Anyone can create or change Goggles. However, at the time of the beta release, Brave created eight different Goggles as examples. (It says these will be deleted once people create their own). Examples of these include Goggles reranking search results to remove copycat pages, removing search results from the top 1000 sites, boosting content on tech blogs, and more.
Brave created Goggles (which it first outlined in a 2021 white paper) to try to help remove bias in search results, including Brave searches, and give people more choice, Pujol said. “Bias is everywhere: underlying data, which sites are easier to crawl, which models to choose, feature selection, presentation bias, popularity, the list goes on indefinitely,” Pujol said. It is very difficult, if not impossible, to remove all bias from search results.
“Goggles will allow the creation of universes that multiple users can search,” said Uri Gal, professor of business information systems at the University of Sydney. Gal added that the move has been welcomed in a search market that has seen “little innovation or competition” over the past few decades. “This will reduce the risk of people getting a single view — or the part of reality they’re interested in — created and maintained by a single platform (e.g. Google, Facebook) based on proprietary algorithms,” Gal said.
Brave knows that people may use Goggles to reinforce their worldview and filter topics that match their existing beliefs. At the time of publication, both right-leaning and left-leaning political goggles were created by AllSides, an American company that rates media organizations for political bias. “We believe in free speech, and therefore, we cannot decide what is right or wrong,” Puyol said. “People using Goggles are consciously acting when they apply Goggles, and a contrarian view should be readily available. This clarity is itself an improvement over the current context, where the change occurs without the user being aware of it down.”
Brave said it will treat Goggles like all online results and “will not review or police them” unless required to do so by law, such as removing instances of child sexual abuse material.
Still, there are questions about how this will work in reality. “Implementing bias control is a deliberate move,” said Bart Willemsen, analyst, Gartner’s vice president focused on privacy, adding that he expects Goggles to produce positive results. “With the vast amount of information available, both disinformation and disinformation, properly sorting out what is considered relevant and what is irrelevant or even untrue is a daunting task,” Willemsen said.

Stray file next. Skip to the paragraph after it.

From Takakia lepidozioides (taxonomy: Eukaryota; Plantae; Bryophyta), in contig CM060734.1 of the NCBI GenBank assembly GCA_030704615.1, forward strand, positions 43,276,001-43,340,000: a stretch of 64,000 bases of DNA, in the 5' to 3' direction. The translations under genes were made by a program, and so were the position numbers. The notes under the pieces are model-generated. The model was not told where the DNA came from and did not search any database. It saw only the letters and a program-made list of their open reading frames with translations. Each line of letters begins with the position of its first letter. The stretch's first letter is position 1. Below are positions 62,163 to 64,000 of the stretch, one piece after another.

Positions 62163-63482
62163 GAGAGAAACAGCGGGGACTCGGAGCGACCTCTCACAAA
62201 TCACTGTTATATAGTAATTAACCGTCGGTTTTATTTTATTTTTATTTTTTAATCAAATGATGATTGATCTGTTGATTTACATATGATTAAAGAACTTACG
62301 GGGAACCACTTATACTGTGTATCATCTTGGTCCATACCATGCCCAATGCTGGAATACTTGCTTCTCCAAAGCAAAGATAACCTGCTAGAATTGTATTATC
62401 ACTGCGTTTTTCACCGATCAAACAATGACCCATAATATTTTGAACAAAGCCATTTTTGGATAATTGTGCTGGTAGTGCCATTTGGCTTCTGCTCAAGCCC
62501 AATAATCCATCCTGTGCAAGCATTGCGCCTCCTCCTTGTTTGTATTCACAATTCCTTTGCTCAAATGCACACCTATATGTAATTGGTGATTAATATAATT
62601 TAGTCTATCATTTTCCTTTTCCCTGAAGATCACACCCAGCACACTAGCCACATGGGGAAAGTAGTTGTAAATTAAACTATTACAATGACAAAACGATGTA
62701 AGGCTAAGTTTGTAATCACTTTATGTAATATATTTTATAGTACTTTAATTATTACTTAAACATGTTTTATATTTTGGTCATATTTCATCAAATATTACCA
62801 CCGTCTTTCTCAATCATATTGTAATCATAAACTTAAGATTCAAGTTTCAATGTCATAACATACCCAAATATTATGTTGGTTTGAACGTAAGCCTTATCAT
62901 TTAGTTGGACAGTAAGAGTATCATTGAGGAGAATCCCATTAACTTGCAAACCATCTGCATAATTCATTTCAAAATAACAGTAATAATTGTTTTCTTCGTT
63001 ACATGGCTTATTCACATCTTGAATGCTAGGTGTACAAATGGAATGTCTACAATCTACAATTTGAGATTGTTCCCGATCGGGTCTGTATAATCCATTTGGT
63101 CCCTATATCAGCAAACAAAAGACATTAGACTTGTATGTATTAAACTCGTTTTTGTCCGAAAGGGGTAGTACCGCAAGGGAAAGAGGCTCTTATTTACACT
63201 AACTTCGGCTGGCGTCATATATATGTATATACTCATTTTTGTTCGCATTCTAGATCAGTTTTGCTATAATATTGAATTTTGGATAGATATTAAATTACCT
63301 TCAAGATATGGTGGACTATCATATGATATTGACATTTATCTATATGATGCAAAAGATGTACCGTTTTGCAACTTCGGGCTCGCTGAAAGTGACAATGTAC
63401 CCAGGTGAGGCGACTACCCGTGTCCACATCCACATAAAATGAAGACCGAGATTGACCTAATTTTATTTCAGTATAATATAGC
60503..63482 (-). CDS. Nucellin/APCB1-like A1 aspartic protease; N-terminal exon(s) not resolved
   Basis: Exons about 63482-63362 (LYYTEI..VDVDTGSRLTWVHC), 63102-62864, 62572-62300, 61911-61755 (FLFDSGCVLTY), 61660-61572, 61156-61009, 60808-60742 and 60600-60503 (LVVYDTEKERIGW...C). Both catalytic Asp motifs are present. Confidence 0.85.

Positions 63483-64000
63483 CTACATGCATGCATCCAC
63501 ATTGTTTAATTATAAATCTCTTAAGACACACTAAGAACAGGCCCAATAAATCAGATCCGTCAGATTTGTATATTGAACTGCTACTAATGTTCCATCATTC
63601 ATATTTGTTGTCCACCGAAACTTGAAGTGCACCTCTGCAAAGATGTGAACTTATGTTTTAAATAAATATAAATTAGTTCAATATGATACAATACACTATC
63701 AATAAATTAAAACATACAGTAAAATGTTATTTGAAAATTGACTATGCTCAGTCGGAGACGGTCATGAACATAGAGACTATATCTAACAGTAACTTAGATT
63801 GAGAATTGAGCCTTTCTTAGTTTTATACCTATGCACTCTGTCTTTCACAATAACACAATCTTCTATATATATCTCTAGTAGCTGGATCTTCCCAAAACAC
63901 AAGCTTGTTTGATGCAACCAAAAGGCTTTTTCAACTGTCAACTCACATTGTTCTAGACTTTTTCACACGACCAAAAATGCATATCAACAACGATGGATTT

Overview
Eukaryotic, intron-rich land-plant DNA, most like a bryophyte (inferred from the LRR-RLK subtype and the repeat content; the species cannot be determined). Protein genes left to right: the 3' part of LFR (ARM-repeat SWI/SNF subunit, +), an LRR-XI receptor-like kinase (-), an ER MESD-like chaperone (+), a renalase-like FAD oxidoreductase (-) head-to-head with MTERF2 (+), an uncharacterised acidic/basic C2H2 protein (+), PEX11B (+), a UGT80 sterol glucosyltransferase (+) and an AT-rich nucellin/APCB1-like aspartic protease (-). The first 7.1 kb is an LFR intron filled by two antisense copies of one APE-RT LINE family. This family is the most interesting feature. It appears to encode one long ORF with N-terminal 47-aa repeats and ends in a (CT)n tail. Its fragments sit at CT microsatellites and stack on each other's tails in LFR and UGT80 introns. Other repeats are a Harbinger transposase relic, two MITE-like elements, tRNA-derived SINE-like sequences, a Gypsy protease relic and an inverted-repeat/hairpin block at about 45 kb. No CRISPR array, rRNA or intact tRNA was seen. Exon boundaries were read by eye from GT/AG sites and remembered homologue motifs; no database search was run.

Despite Google’s dominance, there is a booming market for privacy-focused alternative search engines that claim not to track users or use their personal information for creepy ads. This includes Brave, which launched its beta search feature last year. These include DuckDuckGo, StartPage, and Mojeek, which have slightly different privacy notices and work. (DuckDuckGo uses Bing to help enhance its search results, while StartPage is based on Google.) While billions of searches are made each year with Google alternatives, it’s still a drop in the ocean compared to Google’s dominance.
The search results displayed by the company, although based on a variety of factors, can be controversial. Companies may face difficulties expanding political content and free speech issues. In October 2021, Twitter admitted that its algorithms amplify right-wing politicians more than left-wing politicians. More recently, the far right has complained that DuckDuckGo is limiting Russian propaganda, even though its results are provided in part by Microsoft’s Bing. By contrast, a 2019 study by Stanford University researchers found that Google’s search results were not biased towards any one political affiliation.
When Brave first pitched the idea of Goggles in 2021, it said it would make a proposal to include Goggles in any other search engine. So far, there hasn’t been any conversation about this, Pujol said. Significant changes to the status quo may be unlikely. “I don’t see Google or any other major platform integrating user-defined goggles,” Barnet said. “It interferes with the way they serve you personalized ads, and the way they collect your activity data to serve ads. In other words, it interferes with their business model.”